Mountain Buzz banner

1 - 2 of 2 Posts

·
Registered
Joined
·
58 Posts
Discussion Starter #1
i searched first ... didn't see this posted elsewhere and wanted to share.

New online exhibit showcases famous canyon maps

It’s the night of Sept. 13, 1923. Ten men are deep in the Grand Canyon. Their expedition — to map the river corridor — marks the end of the era of exploration in the canyon.

But that night the river is trying to end them.

Unseen upstream rains cause a surprise flood. All night long, the river climbs. The men scramble in the darkness, tripping over rocks, repeatedly moving their gear and boats to higher ground.

The river doesn’t stop. It rises 14 feet in one night. After daybreak, it rises another 7 feet. Unbeknownst to the men, the outside world thinks they are dead.

The water flow rate has risen from 10,000 cubic feet per second to 125,000 cubic feet per second. In 2021, with Glen Canyon Dam controlling the river, typical flows are around 13,000 to 17,000 cubic feet per second. A 30,000 cubic feet per second flow is sporty. You’d better know what you’re doing on the water.

But to witness a flow of 125,000 cubic feet per second is to stare into the face of God.

The party waits three days, miserably crouched amongst boulders high up on a slope, before water levels drop to the point where their survey point is exposed again and they can continue work. When they arrive at Diamond Creek, long overdue, someone brandishes a newspaper. "HOPE NOT GIVEN UP FOR RIVER PARTY!" the headline thunders.

The nation hadn’t forgotten them. And, almost a century later, their work is still remembered.

Arizona State University Library’s Map and Geospatial Hub has just unveiled a dynamic multimedia exhibit describing, explaining and celebrating a historic collection of maps and charts of multiple Colorado River surveys conducted by the U.S. Geological Survey between 1902 and 1923.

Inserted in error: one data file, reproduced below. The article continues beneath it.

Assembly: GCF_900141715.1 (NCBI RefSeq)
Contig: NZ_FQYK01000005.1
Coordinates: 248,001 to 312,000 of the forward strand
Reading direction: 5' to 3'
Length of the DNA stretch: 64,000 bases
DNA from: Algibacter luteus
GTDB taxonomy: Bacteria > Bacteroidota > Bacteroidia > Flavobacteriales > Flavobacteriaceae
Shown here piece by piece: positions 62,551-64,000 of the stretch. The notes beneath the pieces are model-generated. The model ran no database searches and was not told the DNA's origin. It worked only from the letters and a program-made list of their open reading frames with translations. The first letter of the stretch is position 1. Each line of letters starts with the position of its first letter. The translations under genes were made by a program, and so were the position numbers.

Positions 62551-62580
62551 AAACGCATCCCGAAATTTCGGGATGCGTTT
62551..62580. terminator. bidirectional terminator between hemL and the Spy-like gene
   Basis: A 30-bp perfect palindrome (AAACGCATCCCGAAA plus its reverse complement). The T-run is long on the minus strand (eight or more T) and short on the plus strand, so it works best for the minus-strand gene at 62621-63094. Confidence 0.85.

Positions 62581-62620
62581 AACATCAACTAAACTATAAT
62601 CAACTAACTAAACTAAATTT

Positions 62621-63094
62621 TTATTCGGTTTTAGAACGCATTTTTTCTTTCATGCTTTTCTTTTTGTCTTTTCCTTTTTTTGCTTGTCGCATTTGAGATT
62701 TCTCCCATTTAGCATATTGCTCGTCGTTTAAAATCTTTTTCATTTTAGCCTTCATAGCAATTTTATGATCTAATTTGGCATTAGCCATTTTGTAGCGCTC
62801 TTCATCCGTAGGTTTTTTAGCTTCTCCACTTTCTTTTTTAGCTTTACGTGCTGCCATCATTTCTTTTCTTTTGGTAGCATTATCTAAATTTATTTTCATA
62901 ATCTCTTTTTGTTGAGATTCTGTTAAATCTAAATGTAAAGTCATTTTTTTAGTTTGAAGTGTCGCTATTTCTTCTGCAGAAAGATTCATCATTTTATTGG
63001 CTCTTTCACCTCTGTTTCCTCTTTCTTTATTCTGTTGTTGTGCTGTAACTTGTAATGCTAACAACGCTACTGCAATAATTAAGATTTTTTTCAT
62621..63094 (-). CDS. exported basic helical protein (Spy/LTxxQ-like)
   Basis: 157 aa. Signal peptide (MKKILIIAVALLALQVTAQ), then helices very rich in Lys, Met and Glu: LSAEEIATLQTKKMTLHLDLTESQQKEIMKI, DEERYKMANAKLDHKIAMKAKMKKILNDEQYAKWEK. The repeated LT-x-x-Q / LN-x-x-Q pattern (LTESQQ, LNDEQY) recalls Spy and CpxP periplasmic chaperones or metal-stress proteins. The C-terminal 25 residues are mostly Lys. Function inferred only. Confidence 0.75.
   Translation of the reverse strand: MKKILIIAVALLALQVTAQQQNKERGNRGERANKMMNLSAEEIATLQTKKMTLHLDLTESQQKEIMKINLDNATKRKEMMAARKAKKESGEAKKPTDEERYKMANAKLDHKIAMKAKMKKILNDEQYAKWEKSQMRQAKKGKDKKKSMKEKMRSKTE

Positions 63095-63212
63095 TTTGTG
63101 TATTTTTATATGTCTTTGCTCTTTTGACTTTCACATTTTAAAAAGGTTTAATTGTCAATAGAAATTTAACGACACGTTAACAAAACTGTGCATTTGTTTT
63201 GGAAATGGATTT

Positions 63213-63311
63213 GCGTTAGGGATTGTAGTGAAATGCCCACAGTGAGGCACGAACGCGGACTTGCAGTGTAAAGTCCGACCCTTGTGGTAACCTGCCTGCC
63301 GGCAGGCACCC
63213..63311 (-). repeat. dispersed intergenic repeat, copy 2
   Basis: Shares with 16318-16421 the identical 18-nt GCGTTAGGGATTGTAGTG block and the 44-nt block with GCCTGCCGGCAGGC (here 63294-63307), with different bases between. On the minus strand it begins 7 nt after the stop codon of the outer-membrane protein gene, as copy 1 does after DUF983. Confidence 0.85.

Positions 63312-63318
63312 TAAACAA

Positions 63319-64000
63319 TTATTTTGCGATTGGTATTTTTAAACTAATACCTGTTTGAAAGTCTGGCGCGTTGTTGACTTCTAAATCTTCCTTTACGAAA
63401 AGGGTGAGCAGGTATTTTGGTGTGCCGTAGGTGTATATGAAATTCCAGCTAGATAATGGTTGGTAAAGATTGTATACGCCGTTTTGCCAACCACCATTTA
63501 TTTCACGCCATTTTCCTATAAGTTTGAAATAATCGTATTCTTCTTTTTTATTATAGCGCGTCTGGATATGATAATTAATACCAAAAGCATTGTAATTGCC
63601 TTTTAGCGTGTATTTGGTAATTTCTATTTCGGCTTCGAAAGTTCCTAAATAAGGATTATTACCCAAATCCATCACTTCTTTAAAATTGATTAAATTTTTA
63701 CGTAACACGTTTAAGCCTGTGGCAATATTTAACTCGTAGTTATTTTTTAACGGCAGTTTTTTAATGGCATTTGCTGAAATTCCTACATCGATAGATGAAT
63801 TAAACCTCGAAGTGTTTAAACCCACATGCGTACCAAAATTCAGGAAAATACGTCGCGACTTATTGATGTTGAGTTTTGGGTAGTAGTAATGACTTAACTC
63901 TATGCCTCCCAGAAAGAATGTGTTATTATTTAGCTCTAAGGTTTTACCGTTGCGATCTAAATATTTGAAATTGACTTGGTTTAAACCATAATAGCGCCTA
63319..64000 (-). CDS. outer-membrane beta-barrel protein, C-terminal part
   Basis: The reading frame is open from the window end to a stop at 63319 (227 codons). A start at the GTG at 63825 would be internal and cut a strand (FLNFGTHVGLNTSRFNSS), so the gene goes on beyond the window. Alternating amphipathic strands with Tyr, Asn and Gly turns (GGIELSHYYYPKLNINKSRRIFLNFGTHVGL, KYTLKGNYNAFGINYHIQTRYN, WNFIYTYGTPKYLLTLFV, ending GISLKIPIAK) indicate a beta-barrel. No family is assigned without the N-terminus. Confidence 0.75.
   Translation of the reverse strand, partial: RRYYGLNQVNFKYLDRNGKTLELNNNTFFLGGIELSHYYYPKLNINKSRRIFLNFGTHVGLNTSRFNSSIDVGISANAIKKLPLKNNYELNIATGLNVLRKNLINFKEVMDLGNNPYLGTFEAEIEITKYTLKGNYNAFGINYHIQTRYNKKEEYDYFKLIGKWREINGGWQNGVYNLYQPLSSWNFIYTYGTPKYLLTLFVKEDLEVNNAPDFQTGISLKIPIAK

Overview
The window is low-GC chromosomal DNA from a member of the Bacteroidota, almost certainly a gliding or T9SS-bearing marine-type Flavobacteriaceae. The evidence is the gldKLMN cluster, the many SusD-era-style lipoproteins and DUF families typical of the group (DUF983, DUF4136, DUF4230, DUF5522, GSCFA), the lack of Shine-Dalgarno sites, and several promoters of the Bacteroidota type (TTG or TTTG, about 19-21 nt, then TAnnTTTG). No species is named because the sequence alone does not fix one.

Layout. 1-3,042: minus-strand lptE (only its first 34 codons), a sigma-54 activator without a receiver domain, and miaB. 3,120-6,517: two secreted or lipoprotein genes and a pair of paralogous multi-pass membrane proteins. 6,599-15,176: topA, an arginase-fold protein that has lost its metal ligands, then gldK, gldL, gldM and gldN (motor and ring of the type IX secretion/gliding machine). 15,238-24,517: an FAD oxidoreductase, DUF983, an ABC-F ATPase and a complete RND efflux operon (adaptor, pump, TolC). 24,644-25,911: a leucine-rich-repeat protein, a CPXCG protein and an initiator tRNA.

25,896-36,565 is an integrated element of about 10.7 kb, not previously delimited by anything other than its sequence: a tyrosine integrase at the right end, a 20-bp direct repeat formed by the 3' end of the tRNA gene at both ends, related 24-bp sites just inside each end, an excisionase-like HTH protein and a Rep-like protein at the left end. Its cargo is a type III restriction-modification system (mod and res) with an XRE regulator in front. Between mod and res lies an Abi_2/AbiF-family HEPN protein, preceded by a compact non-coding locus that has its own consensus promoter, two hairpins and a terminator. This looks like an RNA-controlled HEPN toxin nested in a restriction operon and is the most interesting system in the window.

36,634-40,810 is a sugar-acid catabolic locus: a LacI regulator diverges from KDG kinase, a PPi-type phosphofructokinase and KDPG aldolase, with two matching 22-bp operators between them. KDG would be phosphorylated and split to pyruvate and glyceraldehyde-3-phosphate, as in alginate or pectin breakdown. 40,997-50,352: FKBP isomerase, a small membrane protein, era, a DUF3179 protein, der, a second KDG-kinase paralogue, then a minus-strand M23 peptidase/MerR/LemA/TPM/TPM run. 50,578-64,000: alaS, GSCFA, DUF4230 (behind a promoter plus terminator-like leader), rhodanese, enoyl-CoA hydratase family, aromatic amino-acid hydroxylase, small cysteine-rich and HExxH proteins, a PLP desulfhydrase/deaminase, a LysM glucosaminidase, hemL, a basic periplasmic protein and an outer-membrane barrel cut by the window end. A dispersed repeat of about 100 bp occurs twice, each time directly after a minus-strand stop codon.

·
Registered
Joined
·
3,900 Posts
i searched first ... didn't see this posted elsewhere and wanted to share.

New online exhibit showcases famous canyon maps

It’s the night of Sept. 13, 1923. Ten men are deep in the Grand Canyon. Their expedition — to map the river corridor — marks the end of the era of exploration in the canyon.

But that night the river is trying to end them.

Unseen upstream rains cause a surprise flood. All night long, the river climbs. The men scramble in the darkness, tripping over rocks, repeatedly moving their gear and boats to higher ground.

The river doesn’t stop. It rises 14 feet in one night. After daybreak, it rises another 7 feet. Unbeknownst to the men, the outside world thinks they are dead.

The water flow rate has risen from 10,000 cubic feet per second to 125,000 cubic feet per second. In 2021, with Glen Canyon Dam controlling the river, typical flows are around 13,000 to 17,000 cubic feet per second. A 30,000 cubic feet per second flow is sporty. You’d better know what you’re doing on the water.

But to witness a flow of 125,000 cubic feet per second is to stare into the face of God.

The party waits three days, miserably crouched amongst boulders high up on a slope, before water levels drop to the point where their survey point is exposed again and they can continue work. When they arrive at Diamond Creek, long overdue, someone brandishes a newspaper. "HOPE NOT GIVEN UP FOR RIVER PARTY!" the headline thunders.

The nation hadn’t forgotten them. And, almost a century later, their work is still remembered.

Arizona State University Library’s Map and Geospatial Hub has just unveiled a dynamic multimedia exhibit describing, explaining and celebrating a historic collection of maps and charts of multiple Colorado River surveys conducted by the U.S. Geological Survey between 1902 and 1923.
ASU had a REALLY good online conference on Mapping the GC a little over a year ago.
Some of the videos are still archived if you Google it. I had the link bookmarked, but the links kept shifting.

Edit:
 
1 - 2 of 2 Posts
Top